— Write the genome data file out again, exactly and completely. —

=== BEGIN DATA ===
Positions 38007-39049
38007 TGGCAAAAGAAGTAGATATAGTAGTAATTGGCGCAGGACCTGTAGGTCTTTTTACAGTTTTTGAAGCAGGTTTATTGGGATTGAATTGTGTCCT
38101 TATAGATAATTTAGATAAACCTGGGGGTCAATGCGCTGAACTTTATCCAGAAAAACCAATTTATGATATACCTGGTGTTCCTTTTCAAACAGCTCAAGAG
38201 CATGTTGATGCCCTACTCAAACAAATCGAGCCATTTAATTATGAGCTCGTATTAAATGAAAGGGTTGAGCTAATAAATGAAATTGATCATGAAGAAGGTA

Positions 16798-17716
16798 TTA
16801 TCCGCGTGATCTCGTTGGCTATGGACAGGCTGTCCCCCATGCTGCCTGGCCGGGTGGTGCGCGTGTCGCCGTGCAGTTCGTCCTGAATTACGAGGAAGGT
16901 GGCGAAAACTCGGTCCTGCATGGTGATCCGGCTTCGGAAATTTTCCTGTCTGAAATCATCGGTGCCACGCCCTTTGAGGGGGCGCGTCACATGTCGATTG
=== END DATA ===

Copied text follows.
Positions 38007-39049
38007 TGGCAAAAGAAGTAGATATAGTAGTAATTGGCGCAGGACCTGTAGGTCTTTTTACAGTTTTTGAAGCAGGTTTATTGGGATTGAATTGTGTCCT
38101 TATAGATAATTTAGATAAACCTGGGGGTCAATGCGCTGAACTTTATCCAGAAAAACCAATTTATGATATACCTGGTGTTCCTTTTCAAACAGCTCAAGAG
38201 CATGTTGATGCCCTACTCAAACAAATCGAGCCATTTAATTATGAGCTCGTATTAAATGAAAGGGTTGAGCTAATAAATGAAATTGATCATGAAGAAGGTA

Positions 16798-17716
16798 TTA
16801 TCCGCGTGATCTCGTTGGCTATGGACAGGCTGTCCCCCATGCTGCCTGGCCGGGTGGTGCGCGTGTCGCCGTGCAGTTCGTCCTGAATTACGAGGAAGGT
16901 GGCGAAAACTCGGTCCTGCATGGTGATCCGGCTTCGGAAATTTTCCTGTCTGAAATCATCGGTGCCACGCCCTTTGAGGGGGCGCGTCACATGTCGATTG